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Monday, 23 May 2016

Social policy in a Romanian technocratic government: What can change in a year?

Mariela Neagu (DPhil, REES Centre for Research in Fostering and Education, University of Oxford)

In week 4, SEESOX and the Oxford University Romanian Society hosted Valeriu Nicolae, Secretary of State for Social Affairs in Romania’s technocratic government. He gave a frank account of the challenges faced by the government appointed after the ‘Collectiv’ street protest against political establishment. Given the very limited margin for manoeuvre, in the absence of parliamentary support and with a very short mandate, it did not hesitate to do a lot more than simply organising local and general elections. With a Prime Minister and a few cabinet members who came into the government straight from the European Commission’s offices in Brussels, it is little surprise that they began to tackle corruption by changing guidelines for European Union funds to prevent future schemes become incentives for corruption. It is noteworthy that some past EU programmes allowed for 60% of the budget to be spent on hotels and catering costs!

At the same time, it is quite something for people such as Nicolae, with a strong civil society background to cross the line and obtain insider access to the structure and practices of a public administration that has traditionally been riddled by nepotism and unorthodox practices. As Discussant, Jonathan Scheele wondered how far a technocratic government can ever entrench change so that whatever can be achieved during a short and limited mandate is in any way sustainable.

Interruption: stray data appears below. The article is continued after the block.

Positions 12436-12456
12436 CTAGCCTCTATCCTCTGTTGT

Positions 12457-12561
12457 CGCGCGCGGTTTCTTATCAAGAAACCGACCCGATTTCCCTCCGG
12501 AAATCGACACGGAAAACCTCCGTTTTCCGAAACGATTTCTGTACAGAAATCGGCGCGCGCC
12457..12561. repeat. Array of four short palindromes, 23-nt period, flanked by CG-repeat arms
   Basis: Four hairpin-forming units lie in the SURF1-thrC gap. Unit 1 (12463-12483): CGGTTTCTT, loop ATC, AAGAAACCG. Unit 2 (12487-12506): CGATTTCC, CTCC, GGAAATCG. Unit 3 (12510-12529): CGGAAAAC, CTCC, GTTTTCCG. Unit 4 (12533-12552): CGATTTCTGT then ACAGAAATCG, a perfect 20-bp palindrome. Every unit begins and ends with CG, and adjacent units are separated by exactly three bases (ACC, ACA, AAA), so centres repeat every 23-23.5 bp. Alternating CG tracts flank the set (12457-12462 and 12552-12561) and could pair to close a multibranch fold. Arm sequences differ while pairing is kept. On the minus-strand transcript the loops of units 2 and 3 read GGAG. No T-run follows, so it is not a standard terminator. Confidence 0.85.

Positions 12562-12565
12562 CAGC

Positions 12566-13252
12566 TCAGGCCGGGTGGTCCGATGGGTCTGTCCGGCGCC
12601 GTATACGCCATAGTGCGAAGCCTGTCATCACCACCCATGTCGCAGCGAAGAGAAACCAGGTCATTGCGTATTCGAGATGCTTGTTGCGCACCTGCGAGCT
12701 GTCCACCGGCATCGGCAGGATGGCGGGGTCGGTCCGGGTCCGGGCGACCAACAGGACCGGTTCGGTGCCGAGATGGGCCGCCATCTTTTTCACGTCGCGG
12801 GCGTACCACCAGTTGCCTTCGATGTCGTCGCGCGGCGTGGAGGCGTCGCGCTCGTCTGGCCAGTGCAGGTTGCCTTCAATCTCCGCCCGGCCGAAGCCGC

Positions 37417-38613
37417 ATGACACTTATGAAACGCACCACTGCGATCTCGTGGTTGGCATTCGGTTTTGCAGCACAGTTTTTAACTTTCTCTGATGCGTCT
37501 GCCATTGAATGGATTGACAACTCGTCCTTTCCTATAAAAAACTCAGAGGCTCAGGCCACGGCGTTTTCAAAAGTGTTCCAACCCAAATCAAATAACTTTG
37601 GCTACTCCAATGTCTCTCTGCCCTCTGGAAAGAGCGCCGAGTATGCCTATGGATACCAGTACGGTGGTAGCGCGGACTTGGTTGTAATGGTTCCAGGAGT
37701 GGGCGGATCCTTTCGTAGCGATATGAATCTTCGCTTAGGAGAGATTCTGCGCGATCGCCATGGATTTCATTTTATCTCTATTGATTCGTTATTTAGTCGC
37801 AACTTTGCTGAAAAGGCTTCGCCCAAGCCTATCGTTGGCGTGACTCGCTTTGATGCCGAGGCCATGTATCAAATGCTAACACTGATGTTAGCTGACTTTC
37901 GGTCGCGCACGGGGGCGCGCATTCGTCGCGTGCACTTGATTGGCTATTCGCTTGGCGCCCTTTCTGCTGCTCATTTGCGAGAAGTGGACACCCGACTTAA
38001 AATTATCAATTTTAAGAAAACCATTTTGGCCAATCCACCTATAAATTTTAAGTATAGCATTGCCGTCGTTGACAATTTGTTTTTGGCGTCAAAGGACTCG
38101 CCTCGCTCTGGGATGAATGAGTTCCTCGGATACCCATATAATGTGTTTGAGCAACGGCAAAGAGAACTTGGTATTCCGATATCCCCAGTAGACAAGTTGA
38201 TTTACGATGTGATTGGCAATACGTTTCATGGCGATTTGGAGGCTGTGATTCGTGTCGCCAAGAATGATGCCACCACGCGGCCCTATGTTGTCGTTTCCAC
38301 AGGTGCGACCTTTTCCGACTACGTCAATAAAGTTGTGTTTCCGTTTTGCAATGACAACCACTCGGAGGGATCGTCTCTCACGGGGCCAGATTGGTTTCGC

The message delivered by the speaker was not one of impotence, but rather of a pragmatic approach within the given constraints. Asked why Romania was slower in its progress than the rest of the Eastern bloc, he disagreed that was the case. Perhaps the improvements in the functioning of the justice system, which only took gained traction post 2007, as we heard in a previous seminar, did not make sufficient impact in the Western media? Or the fact that someone with no political back-up could become the Prime Minister? But, with or without headlines, Romania maintains its exceptional character, a country with laws not applied and where the culture leading to effective law enforcement has still to take root. On the positive side, the fact that the new anti-poverty strategy mentions human dignity as the nexus between social benefits and the human rights is in itself a novelty for document produced by the Government of Romania.

An outspoken human and Roma rights activist, as well as a columnist in the Romanian weekly ‘Dilema Veche’, Valeriu Nicolae attracted a large audience of Romanian students in Oxford. They left with a better understanding of what goes on in government, after an honest lecture on governance, which they much appreciated. The broad picture of obstacles and challenges did not spare civil society: ‘we do not have a clean civil society’, said Nicolae, a statement that few politicians would be likely to make. 

Romania will have elections in November. Whether the country will continue to be led by meritocracy or will return to old party habits is remains to be seen.

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